Hair and beauty businesses presented with IOSH guides
Thursday 24th March 2016
The Safe Start Up guides, produced by the Institution of Occupational Safety and Health (IOSH), are aimed at people who are setting up a new business or those with an already-established business who want to ensure they are meeting requirements.
They provide generic cross-industry information on safety and health responsibilities, as well as sector-specific details.
Owners of 38 hair and beauty businesses were recently presented with the relevant guides for their firms at an event at the School of Hairdressing, Beauty Therapy and Early Years at the North West Regional College in Derry, Northern Ireland. Some other guides were given to the college for use by its lecturers.
Paul Rafferty, environmental health officer at Derry City and Strabane District Council, oversaw the distribution of the guides to businesses in the authority's area.
He said: "I was aware that within the hair and beauty industry there were gaps in people's knowledge of the law on health and safety.
"I felt that the IOSH Safe Start Up guides were an excellent way of raising awareness of these issues and we organised the event at the local college. We had 38 business owners, as well as lecturers from the college. The guides were very well received.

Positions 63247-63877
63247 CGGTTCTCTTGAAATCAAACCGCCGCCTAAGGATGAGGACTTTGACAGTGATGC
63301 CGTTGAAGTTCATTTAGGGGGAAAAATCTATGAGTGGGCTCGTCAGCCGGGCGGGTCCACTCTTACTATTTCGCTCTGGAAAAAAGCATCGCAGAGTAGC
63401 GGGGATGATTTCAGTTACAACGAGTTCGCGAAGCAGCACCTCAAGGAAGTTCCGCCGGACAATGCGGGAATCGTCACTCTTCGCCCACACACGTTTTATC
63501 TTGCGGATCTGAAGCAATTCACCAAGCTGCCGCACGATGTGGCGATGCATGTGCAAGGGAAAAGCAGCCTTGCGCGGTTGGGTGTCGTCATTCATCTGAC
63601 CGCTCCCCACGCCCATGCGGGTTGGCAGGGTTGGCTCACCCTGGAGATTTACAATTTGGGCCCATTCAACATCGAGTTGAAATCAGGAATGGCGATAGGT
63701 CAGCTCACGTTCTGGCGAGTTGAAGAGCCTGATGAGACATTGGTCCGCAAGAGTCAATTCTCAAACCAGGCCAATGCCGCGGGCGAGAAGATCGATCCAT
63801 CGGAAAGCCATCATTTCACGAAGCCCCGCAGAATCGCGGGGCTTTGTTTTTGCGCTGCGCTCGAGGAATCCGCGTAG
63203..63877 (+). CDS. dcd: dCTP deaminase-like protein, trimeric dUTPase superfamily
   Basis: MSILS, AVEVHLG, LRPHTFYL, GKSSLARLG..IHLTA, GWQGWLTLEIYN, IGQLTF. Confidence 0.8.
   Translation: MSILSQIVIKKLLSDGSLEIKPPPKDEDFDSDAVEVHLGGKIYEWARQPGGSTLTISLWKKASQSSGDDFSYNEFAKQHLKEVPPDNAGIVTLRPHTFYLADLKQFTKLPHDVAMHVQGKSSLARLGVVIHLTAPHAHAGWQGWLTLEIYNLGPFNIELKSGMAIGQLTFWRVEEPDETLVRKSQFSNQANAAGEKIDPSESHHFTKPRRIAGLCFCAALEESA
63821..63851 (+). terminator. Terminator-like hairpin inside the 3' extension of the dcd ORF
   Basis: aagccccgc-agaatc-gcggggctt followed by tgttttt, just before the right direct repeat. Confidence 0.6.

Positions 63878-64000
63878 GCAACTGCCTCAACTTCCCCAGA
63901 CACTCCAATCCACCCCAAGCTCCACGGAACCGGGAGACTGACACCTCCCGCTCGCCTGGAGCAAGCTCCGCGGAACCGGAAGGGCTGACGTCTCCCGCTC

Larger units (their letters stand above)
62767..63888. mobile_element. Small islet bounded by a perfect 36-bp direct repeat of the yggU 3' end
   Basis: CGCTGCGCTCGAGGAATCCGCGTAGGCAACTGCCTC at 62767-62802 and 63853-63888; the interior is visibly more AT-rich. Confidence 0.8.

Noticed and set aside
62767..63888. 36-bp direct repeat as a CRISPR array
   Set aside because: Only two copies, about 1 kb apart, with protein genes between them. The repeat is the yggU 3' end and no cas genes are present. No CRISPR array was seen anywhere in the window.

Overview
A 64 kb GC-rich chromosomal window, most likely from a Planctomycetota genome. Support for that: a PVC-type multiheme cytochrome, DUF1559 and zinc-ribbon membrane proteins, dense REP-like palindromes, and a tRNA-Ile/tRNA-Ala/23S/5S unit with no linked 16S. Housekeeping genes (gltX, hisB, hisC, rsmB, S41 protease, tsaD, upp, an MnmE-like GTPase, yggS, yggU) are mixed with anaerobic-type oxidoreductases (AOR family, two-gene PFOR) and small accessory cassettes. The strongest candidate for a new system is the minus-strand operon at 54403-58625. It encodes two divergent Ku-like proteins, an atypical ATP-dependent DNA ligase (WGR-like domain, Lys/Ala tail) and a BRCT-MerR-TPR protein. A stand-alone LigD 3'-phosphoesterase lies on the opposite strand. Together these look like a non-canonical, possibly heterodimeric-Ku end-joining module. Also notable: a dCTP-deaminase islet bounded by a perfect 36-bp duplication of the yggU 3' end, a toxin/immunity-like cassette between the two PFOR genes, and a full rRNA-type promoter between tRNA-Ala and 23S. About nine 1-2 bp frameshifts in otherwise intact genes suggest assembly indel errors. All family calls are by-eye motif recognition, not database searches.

"They provide health and safety information that is very specific to the industry that these people are working in. I am confident that they will further help to protect people who work in or visit hairdressers, barbers shops and beauty salons."
The IOSH guides are also available for other sectors -- floristry, building, landscape gardening, catering and home care. There are also guides about business property and working alone.
All publications contain generic safety and health information, such as managing risks and providing training.
The hairdressing, barber and complementary and beauty therapy guides cover issues such as skin problems and aches and pains, as well as using and storing chemicals (for hairdressers and beauticians) and using tools and equipment (barbers).
Shelley Frost, executive director -- policy at IOSH, said: "Start-ups have a challenge at the outset to identify and understand all of the regulations relevant to their business.
"These guides pull together the health and safety requirements into a single place and, with practical advice, are a great way to help start-ups take the first steps to ensuring their business protects the health and safety of its workforce."